LP Magazine EU







Taxpayers foot the bill for failing stores

Failing stores are costing UK taxpayers hundreds of millions of pounds, according to new figures.

UK taxpayers footed a £300 million bill in pay-outs to staff hit by a wave of insolvencies resulting from store closures across the retail sector in 2018.

A Freedom of Information (FOI) request made by real estate adviser Altus found that the cost of insolvencies processed by the Insolvency Service rose by 31 per cent last year, with payments totalling £298 million – the highest figure since 2013.

The growing cost of redundancy pay-out by the Insolvency Service, an agency of the Department for Business, Energy & Industrial Strategy, was up by £70 million on the £227 million paid out in 2017, driven by the increasing number of High Street chains entering into administration, liquidation, Company Voluntary Arrangement (CVA), or another form of corporate insolvency.

A total of £196 million was paid out in redundancy pay whilst £59 million was for money that would have been earned working a notice period.

Bricks and mortar retailers across the UK - including House of Fraser, Debenhams, M&S and Toys R Us - have announced store closures due to tough trading conditions in the last 12 months, leading to thousands of retail roles being made redundant.

The Ministry of Housing, Communities & Local Government confirmed that it expects councils in England to collect £25 billion in business rates in April for 2019/20, up £206 million with the standard tax rate exceeding 50 per cent for the first time in April.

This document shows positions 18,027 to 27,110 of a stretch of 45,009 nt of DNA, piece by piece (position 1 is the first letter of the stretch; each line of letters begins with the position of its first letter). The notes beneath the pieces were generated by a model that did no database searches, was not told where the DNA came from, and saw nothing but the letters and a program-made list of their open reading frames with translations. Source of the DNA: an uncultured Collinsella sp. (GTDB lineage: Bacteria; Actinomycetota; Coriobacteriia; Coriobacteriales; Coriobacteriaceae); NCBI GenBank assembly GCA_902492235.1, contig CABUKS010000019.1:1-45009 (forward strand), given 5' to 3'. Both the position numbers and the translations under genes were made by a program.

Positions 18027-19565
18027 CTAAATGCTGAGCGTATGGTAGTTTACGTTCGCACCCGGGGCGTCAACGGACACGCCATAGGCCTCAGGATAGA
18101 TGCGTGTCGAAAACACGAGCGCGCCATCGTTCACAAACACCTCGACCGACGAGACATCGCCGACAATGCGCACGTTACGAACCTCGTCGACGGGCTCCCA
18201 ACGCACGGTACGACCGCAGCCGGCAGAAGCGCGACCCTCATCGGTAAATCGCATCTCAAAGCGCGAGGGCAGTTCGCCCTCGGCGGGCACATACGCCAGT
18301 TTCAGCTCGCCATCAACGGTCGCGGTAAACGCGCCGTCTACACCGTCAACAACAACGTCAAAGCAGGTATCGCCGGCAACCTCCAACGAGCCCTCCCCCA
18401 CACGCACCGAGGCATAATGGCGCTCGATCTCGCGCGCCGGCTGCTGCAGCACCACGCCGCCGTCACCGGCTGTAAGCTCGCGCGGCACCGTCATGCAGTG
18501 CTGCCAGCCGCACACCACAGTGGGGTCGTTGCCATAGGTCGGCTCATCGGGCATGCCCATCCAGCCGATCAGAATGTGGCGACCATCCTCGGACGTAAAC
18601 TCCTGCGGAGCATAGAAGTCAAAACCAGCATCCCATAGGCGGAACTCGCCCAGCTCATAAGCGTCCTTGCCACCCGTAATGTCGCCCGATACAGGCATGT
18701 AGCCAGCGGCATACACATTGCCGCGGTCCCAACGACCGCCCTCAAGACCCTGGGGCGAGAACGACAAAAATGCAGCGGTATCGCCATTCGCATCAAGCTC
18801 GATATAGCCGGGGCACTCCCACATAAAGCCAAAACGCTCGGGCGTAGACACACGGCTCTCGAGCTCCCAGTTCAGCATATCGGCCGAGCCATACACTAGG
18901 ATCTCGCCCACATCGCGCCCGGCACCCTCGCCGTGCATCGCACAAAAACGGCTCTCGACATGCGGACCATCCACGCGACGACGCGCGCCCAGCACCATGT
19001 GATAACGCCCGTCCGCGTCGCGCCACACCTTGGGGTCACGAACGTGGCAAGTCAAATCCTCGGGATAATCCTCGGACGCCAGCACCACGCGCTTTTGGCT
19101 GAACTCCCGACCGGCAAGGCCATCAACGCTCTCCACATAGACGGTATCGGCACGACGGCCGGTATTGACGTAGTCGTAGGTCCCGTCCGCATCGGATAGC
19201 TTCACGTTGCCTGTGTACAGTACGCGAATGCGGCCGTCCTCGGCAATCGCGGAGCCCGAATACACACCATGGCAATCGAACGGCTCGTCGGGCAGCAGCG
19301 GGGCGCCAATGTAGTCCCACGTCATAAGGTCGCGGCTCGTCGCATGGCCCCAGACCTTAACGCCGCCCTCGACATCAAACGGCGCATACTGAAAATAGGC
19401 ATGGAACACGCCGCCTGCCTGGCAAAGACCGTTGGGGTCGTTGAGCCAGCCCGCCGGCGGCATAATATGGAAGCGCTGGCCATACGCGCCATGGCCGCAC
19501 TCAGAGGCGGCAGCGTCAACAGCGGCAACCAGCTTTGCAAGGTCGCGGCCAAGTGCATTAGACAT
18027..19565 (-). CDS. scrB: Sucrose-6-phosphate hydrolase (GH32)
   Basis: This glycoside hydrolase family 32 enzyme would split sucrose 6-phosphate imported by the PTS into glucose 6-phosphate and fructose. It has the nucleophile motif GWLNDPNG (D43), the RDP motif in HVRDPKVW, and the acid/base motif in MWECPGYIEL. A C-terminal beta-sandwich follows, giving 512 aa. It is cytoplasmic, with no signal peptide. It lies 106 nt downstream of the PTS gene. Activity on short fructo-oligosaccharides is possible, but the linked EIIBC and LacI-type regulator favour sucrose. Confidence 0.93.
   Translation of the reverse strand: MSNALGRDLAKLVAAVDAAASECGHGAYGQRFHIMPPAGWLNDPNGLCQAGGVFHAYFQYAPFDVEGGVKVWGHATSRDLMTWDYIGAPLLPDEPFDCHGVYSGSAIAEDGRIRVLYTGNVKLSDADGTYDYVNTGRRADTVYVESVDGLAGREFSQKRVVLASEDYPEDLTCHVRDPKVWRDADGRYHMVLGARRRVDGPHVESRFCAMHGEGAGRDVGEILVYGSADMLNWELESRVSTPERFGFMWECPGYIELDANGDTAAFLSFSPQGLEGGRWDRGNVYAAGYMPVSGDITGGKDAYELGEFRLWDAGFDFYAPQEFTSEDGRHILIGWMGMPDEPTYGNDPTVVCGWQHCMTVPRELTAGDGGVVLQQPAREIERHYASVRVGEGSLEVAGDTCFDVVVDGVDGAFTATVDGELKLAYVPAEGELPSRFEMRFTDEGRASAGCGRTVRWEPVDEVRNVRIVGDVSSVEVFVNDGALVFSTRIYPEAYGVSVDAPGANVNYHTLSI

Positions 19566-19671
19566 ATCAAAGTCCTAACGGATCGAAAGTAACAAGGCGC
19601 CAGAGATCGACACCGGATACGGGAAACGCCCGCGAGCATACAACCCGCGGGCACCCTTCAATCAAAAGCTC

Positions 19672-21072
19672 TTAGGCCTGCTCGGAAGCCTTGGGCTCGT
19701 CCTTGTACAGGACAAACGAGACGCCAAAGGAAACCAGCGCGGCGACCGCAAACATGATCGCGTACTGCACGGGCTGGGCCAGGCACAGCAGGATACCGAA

Industry body the British Retail Consortium has issued repeated warnings about the impact of business rate rises and Brexit-related uncertainty on the woes of the UK’s High Street.

This month, MPs used a report on the subject to warn that unless urgent action is taken, further deterioration, loss of visitors and dereliction may lead to some high streets disappearing altogether.

Robert Hayton, head of UK business rates at Altus Group, said: “Whilst business rates are rarely the sole driver for insolvencies, they certainly are a contributory factor and government needs to fully understand the impact of the actual level of this tax on businesses not just for those on the high street but across all sectors.”

He added: “Could lowering the level of business rates actually reduce insolvencies negating these associated costs and the distress caused?”


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